German engineering heavyweight Siemens has announced plans for a complete overhaul of the company. Its CEO intends to make the firm nimbler, more competitive and more profitable.
German industrial giant Siemens unveiled a complete overhaul of the company on Wednesday, May 7. The company, which offers a wide variety of products ranging from gas- and wind-powered turbines to trains, medical imaging devices, factory machines and security equipment, now intends to revamp its activities in an attempt to close the profitability gap with rivals such as US firm General Electric (GE).
At a news conference in Berlin, Chief Executive Joe Kaeser, who took over the reins last year, announced his new long-term strategy - dubbed "vision 2020" - to the public and shareholders. As part of the plans, Siemens will get rid of a layer of its senior management, acquire a key business to strengthen the power generation division and spin off its aid equipment business.
Digitalization a key business
The central plank of Kaeser's strategy lies in the area of digitalization. "Gathering data, generating data, analyzing content and then drawing the right conclusions," is what will earn the company most money in the future, according to Kaeser.
While traditional businesses in the electrification sector are expected to grow by 2 to 3 percent and the market for automation by 4 to 6 percent in the medium term, growth in the areas of software and data analytics is estimated to be around 7 to 9 percent, said Kaeser, adding that "an additional focus on data will not only support the business, but also determine the future."
"Through our solid footing in the automation and software businesses, we not only get access to the data, but also a deep understanding of our customers' processes. Our machines and our automation are the origins of the data," Kaeser explained.
Electrification, automation and digitalization help industrial companies produce more efficiently.
Eliminating an entire level of management will decrease bureaucracy, speeding up decisions and saving some 1 billion euros annually, the company said. It remains unclear how many more jobs will be cut in the company, which employs around 359,000 employees globally.
The restructuring was announced shortly after Siemens released its financial results for the first three months of the year. Although net income rose by 12 percent year-on-year to 1.15 billion euros, revenues dropped by 2 percent to 17.78 billion euros and new orders declined by 10 percent, prompting the company to label the firm's financial performance as "mixed."
Markets reacted positively to the restructring news though, with Siemens shares up 2 percent on Wednesday, outperforming the German benchmark DAX index.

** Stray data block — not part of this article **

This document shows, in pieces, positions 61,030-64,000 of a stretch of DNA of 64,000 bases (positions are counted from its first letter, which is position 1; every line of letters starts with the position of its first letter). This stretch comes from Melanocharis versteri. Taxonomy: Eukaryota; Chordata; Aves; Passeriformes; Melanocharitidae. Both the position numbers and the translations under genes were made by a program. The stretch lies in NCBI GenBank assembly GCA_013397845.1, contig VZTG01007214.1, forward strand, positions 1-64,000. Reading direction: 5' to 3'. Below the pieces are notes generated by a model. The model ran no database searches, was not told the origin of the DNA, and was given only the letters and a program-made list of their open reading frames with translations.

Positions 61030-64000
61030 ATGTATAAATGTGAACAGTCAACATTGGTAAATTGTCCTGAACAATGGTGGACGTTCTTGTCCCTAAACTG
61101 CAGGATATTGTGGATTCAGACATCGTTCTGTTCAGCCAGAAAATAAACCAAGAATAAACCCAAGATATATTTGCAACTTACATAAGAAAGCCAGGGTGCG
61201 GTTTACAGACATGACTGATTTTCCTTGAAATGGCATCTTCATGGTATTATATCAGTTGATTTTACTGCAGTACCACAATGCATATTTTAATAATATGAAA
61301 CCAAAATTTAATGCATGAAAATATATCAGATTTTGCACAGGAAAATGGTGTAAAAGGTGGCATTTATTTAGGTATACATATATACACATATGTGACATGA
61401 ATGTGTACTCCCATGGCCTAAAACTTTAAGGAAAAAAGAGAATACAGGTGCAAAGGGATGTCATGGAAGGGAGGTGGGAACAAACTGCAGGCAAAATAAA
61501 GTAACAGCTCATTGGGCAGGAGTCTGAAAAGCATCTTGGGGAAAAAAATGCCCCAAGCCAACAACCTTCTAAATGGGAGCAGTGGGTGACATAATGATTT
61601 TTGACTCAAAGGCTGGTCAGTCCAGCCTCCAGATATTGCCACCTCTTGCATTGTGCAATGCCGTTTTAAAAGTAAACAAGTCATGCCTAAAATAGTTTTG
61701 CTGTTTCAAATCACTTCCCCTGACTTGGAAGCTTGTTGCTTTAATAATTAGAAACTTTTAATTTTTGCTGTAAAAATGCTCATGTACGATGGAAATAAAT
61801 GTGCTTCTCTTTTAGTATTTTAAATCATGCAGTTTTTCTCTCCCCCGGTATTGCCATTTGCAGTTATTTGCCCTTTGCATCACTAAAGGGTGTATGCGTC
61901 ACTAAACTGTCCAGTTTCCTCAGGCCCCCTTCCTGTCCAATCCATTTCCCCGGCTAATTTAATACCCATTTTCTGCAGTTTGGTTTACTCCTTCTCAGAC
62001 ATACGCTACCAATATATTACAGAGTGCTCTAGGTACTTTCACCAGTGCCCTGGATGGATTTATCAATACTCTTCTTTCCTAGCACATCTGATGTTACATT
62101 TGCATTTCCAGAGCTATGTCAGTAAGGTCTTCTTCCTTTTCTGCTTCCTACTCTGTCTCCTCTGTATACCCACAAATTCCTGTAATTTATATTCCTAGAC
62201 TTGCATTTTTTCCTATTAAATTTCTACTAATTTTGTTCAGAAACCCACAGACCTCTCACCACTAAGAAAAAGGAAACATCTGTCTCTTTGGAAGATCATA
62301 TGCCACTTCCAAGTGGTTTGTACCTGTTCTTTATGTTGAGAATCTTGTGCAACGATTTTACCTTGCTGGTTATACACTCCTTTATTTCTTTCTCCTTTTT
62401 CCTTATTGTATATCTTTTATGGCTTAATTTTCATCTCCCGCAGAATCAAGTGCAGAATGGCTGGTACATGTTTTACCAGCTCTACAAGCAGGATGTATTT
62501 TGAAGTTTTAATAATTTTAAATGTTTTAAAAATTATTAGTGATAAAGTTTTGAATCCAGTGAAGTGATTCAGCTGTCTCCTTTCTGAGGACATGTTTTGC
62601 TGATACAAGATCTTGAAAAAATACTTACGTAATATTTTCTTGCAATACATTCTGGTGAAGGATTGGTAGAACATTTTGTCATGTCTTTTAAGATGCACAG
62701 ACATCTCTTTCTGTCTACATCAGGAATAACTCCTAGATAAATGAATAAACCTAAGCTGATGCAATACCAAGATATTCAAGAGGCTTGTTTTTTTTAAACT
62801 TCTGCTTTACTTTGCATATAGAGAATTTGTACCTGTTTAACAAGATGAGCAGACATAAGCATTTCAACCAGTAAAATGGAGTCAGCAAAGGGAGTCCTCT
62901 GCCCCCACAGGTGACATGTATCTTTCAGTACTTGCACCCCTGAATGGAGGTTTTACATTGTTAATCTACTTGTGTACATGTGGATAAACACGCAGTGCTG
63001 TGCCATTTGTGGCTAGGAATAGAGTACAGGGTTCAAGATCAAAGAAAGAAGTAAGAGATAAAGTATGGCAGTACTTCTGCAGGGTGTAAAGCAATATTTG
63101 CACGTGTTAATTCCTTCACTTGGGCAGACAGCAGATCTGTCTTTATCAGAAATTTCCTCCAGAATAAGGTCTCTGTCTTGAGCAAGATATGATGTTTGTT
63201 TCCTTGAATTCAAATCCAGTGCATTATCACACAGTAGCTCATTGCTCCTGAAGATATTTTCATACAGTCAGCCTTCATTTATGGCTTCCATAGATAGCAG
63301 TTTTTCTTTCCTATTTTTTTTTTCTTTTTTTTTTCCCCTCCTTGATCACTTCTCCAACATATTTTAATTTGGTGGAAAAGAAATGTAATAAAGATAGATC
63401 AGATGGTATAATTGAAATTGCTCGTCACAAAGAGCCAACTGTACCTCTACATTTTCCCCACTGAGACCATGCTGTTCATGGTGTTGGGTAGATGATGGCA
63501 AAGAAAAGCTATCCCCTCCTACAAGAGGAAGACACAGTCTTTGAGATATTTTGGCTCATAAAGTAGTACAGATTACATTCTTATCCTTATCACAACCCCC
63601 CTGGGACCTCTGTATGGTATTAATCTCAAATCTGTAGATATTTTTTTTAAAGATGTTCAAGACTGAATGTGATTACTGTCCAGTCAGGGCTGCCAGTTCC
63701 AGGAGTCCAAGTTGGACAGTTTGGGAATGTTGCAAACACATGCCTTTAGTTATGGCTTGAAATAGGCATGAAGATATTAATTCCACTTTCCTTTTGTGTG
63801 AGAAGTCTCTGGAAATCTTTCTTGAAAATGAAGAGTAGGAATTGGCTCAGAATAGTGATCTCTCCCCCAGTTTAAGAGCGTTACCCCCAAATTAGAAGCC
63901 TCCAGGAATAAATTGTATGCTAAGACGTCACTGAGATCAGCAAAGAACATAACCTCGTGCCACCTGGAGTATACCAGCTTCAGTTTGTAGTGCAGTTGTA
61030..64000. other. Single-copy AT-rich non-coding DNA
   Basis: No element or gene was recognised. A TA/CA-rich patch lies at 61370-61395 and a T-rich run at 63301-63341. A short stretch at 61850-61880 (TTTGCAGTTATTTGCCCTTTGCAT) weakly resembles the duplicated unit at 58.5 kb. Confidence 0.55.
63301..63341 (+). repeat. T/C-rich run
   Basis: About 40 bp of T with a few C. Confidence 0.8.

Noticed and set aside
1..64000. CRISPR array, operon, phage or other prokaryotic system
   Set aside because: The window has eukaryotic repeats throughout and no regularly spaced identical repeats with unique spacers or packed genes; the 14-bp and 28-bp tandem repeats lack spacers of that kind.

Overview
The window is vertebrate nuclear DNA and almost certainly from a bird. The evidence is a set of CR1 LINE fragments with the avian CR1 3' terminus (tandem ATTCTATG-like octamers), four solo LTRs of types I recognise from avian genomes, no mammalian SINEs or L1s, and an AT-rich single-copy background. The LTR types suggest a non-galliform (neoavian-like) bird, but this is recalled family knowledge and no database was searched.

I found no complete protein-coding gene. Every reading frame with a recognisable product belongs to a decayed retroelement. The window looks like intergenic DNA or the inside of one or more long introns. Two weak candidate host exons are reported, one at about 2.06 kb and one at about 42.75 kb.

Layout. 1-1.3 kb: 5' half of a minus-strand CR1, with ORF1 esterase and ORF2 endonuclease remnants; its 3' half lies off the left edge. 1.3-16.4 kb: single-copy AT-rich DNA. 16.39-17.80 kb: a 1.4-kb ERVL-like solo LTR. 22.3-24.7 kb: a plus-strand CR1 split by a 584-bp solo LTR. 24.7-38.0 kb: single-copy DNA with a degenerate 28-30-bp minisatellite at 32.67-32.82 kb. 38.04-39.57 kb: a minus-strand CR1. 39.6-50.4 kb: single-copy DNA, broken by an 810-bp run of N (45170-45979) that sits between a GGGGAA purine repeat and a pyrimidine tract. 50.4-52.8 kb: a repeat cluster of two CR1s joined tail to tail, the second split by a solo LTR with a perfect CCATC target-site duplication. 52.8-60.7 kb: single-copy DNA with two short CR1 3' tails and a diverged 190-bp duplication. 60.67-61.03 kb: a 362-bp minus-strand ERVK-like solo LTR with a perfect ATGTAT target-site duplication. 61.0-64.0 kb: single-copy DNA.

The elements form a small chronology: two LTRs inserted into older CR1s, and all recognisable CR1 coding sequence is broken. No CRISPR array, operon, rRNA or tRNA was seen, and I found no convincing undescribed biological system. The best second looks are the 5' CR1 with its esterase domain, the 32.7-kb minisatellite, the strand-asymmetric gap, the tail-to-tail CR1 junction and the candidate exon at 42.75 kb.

Focus on core business
The plan foresees a reduction in the number of business divisions from 16 to nine and from now on, there will be more emphasis on the group's digital production, electrification and automation businesses. Furthermore, the company said it was buying the gas turbine and compressor business from British firm Rolls-Royce for around 950 million euros.
At the same time, Siemens declared that it had reached an agreement with Japan's Mitsubishi Heavy Industries to merge their metals businesses by setting up a joint venture, in which the Japanese firm takes a majority stake. According to Heinz Steffen, an analyst at research agency Fairesearch, the company must become "slimmer and more efficient."
In order to achieve this goal, areas that are no longer part of Siemens' core business - such as hearing aid equipment - must be dismantled, Steffen told DW, adding that the firm should focus more on industrial segment, rather than on private consumer business.
The overhaul comes as the Munich-based conglomerate is considering making an offer to buy the power generating business of France's Alstom. If it succeeds, then the acquisition would be the largest in Siemens' history. GE is also looking to acquire the French firm and had already made an offer of 12.35 billion euros.
When asked about the bid at the news conference, Joe Kaeser did not give the impression that his "vision 2020" plan would be affected, if Siemens failed to acquire Alstom's division. However, experts raise questions on the future of the company's vehicle division.
Stefan Schöppner, an analyst at Commerzbank, explains that there have been repeated crises in the company's vehicle segment with problems plaguing the firm's trams and ICE trains business. "Siemens wants to swap these businesses with Alstom and leave total responsibility for these branches in the hands of the French company," said Schöppner.
Siemens is active in more than 200 countries around the world and it generated 86 percent of sales in 2013 - around 76 billion euros - in markets outside of Germany. "In the medium term, we want to grow faster than our five main competitors, which is also the benchmark rate for our executive board compensation," says the Siemens boss.